The laws of nature in current science are mathematical formulae that predict the behavior of objects deterministically, which precludes any role for choice and morality in nature. Therefore, if nature permitted choices, how would we reconceive natural laws? In Vedic philosophy, the law is a material entity called a role which defines the expected behaviors but doesn’t preclude choice. The interaction between choice and expectation creates a consequence, which moves the actor into new roles. There is determinism as far as the outcome of the choice-expectation interaction is concerned but the determinism is based on the local conditions or role without precluding choices. The current contradiction between choice and determinism in science is actually reflective of a mistaken notion of material reality and its laws. This post discusses how natural laws can be reconceived compatible with the existence of choices.
Sāńkhya has a theory of atomism, which is quite different than the theory of modern atomism. The modern description of atoms is based on the distinction between matter and force whereas the Sāńkhya description is based on the distinction between words and meanings. Clearly, we cannot expect the twoso descriptions to be similar, and making them similar or equivalent isn’t the point of the post. The key question is: Can we study what modern science calls atoms and molecules using Sāńkhya? If yes, how would this study be different from the study of atoms and molecules at present? This post answers many such questions, including why the particles of modern atomism—i.e. quarks and leptons—are contrived physical interpretations of waveforms. It is possible to give the same waveforms a semantic interpretation in which all dynamical properties (e.g. position, time, angle, direction, momentum, energy, spin, and angular momentum) denote meanings and all material properties (such as mass and charge) are no longer required. These waves are now “words” that denote “meanings”.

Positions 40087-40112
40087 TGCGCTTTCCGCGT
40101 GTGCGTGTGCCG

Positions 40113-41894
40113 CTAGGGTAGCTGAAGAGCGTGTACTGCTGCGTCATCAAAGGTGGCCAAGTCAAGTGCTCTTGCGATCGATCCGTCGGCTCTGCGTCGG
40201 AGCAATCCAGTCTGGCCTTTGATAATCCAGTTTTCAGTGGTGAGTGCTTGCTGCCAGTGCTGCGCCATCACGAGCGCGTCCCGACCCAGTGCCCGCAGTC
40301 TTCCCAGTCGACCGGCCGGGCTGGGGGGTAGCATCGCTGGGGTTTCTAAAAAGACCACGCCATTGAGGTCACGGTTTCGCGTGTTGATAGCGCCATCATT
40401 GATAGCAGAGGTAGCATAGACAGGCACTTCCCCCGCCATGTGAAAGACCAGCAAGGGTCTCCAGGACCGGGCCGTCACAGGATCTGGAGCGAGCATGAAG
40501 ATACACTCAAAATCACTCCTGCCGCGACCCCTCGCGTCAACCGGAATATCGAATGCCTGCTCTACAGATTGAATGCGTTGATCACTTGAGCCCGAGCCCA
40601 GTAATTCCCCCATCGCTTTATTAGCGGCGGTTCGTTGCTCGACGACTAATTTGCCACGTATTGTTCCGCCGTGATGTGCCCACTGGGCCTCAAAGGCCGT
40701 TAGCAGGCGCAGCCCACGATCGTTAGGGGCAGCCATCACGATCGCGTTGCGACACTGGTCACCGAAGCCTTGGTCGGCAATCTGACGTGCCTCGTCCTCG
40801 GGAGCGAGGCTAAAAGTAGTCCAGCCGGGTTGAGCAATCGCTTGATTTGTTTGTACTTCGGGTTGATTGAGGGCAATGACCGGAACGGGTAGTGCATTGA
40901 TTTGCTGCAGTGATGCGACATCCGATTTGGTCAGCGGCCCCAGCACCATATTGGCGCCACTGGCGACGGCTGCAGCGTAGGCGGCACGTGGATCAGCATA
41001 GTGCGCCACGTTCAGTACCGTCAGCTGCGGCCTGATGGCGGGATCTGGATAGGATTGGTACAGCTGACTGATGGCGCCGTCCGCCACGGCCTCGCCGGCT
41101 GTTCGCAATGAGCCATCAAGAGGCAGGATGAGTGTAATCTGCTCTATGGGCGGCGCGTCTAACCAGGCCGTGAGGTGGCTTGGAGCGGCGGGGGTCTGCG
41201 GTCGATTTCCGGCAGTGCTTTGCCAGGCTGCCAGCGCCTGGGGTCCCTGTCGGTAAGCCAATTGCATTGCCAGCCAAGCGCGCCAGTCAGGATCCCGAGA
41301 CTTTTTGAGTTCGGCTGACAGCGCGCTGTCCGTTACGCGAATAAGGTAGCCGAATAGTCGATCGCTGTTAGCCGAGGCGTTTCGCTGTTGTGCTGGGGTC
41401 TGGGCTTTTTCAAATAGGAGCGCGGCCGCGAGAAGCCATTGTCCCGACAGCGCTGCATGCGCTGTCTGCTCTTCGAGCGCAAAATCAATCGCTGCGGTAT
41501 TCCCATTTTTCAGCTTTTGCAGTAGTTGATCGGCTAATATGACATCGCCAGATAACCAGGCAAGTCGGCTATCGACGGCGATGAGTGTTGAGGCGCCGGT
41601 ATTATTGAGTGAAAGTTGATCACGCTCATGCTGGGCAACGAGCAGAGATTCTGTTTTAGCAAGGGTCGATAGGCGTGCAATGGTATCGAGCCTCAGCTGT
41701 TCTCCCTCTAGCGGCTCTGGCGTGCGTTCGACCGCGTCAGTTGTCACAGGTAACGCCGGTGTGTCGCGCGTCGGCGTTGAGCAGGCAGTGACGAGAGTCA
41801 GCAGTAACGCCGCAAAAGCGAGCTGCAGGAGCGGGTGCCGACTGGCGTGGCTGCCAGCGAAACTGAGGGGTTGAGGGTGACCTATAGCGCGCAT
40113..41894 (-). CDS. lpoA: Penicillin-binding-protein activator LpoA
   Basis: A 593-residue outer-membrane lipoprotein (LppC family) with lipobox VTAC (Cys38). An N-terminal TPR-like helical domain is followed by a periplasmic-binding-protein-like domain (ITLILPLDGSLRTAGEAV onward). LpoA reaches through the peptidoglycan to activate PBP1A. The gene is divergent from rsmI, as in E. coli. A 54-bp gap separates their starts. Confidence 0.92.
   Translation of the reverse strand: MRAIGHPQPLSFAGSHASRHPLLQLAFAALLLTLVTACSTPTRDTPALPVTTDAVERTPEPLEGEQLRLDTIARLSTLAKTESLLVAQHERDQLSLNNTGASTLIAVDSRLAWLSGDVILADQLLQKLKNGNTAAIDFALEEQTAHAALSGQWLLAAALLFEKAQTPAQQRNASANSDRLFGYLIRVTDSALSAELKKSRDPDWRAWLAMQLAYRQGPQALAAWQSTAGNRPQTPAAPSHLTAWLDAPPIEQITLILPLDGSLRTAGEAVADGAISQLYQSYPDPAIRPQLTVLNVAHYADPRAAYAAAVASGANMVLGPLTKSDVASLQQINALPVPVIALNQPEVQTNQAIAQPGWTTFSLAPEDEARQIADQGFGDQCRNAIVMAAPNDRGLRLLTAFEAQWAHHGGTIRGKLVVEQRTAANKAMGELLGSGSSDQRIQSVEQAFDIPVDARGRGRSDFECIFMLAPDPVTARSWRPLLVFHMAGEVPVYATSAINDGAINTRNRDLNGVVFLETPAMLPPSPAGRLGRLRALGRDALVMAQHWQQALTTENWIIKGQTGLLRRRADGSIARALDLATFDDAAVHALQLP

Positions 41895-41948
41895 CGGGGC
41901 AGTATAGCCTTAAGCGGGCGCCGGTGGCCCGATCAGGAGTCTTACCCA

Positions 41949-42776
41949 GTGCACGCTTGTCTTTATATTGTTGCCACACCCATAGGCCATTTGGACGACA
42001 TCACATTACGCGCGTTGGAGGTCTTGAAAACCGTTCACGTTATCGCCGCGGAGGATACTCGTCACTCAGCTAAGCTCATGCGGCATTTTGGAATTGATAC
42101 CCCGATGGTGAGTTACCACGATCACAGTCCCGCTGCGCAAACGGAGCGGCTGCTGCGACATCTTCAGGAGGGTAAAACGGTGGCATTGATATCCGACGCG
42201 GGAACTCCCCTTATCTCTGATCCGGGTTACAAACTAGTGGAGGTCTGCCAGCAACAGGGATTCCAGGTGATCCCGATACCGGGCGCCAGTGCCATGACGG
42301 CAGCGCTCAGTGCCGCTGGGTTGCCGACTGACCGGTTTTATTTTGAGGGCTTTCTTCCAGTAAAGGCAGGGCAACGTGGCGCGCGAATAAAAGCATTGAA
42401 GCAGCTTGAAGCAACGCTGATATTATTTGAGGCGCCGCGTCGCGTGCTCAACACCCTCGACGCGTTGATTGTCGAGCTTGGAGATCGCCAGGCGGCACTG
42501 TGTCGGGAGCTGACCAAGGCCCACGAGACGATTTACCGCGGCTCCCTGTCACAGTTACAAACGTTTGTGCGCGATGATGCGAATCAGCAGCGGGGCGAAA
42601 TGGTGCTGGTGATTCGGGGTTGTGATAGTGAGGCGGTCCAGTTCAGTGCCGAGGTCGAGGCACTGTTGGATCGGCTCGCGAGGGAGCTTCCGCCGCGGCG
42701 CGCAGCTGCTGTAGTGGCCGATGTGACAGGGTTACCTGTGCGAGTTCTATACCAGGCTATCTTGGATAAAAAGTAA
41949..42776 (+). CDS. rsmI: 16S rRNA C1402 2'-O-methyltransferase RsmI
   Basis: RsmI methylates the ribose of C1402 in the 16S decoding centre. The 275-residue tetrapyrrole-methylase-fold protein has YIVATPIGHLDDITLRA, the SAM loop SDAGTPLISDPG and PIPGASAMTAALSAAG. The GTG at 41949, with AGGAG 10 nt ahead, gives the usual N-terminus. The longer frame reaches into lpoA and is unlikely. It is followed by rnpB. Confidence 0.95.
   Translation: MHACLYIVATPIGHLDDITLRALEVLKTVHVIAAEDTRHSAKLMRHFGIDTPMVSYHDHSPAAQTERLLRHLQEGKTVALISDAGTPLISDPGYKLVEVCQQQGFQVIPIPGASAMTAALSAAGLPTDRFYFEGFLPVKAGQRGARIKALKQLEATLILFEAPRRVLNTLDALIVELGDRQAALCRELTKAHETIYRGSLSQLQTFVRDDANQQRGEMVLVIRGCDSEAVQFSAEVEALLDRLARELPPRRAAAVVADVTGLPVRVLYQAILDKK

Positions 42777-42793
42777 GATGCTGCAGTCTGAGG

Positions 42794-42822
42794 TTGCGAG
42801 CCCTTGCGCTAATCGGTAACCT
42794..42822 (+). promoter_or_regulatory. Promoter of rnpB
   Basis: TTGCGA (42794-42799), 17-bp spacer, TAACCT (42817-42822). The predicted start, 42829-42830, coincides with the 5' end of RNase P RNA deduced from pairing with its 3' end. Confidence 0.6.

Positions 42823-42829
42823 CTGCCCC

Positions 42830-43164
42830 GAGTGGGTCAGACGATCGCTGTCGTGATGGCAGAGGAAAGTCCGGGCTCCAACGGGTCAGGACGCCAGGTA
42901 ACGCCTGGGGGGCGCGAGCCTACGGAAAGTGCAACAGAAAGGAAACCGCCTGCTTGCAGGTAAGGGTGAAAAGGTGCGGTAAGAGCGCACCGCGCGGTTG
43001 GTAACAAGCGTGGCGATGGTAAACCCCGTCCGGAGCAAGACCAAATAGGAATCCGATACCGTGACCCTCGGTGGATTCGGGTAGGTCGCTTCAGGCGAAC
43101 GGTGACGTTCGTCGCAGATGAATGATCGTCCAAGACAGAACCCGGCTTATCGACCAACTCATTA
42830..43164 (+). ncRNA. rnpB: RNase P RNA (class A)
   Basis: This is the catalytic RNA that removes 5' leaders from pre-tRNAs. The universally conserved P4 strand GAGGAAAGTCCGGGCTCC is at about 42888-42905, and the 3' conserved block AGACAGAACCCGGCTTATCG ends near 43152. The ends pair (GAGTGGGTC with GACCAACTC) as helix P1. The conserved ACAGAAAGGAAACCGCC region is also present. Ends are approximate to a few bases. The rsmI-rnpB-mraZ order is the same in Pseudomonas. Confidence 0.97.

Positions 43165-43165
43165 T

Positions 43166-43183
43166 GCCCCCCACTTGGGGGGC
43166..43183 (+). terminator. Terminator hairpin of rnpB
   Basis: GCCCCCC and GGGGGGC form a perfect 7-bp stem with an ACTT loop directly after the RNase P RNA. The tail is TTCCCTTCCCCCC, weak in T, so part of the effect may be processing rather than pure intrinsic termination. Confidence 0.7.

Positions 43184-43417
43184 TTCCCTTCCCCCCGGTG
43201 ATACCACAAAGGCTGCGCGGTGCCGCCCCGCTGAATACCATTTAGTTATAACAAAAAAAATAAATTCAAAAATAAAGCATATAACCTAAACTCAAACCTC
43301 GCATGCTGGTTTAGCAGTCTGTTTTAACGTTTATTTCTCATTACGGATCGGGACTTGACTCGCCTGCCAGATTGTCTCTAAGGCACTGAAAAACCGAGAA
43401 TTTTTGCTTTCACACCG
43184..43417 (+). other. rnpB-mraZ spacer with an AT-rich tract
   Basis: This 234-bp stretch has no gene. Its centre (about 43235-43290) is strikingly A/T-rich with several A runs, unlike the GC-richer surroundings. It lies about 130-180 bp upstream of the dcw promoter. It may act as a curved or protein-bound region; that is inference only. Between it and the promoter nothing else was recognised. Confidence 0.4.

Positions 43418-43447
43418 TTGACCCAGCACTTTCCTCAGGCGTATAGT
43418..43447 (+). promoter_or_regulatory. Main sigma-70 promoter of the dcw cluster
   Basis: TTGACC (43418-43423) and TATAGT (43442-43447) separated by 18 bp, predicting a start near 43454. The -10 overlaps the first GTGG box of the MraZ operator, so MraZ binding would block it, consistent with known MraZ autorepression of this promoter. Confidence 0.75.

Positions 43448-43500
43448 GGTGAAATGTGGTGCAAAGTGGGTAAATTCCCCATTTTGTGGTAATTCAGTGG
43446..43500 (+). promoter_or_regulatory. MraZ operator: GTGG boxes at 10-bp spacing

Many people currently view a guru as a classical particle, which interacts with other classical particles through a physical contact like a billiard ball collides with another billiard ball. The advocates of such a theory claim that it is necessary for a person to be physically in touch with a guru, in order to seek instructions, obtain advice, and receive knowledge. This conception of guru is not entirely wrong because billiard balls do indeed collide with other billiard balls and cause them to move. And yet, this conception of interaction becomes very limited when we understand a new kind of cause called “quantum entanglement” in which two distant objects can interact instantaneously.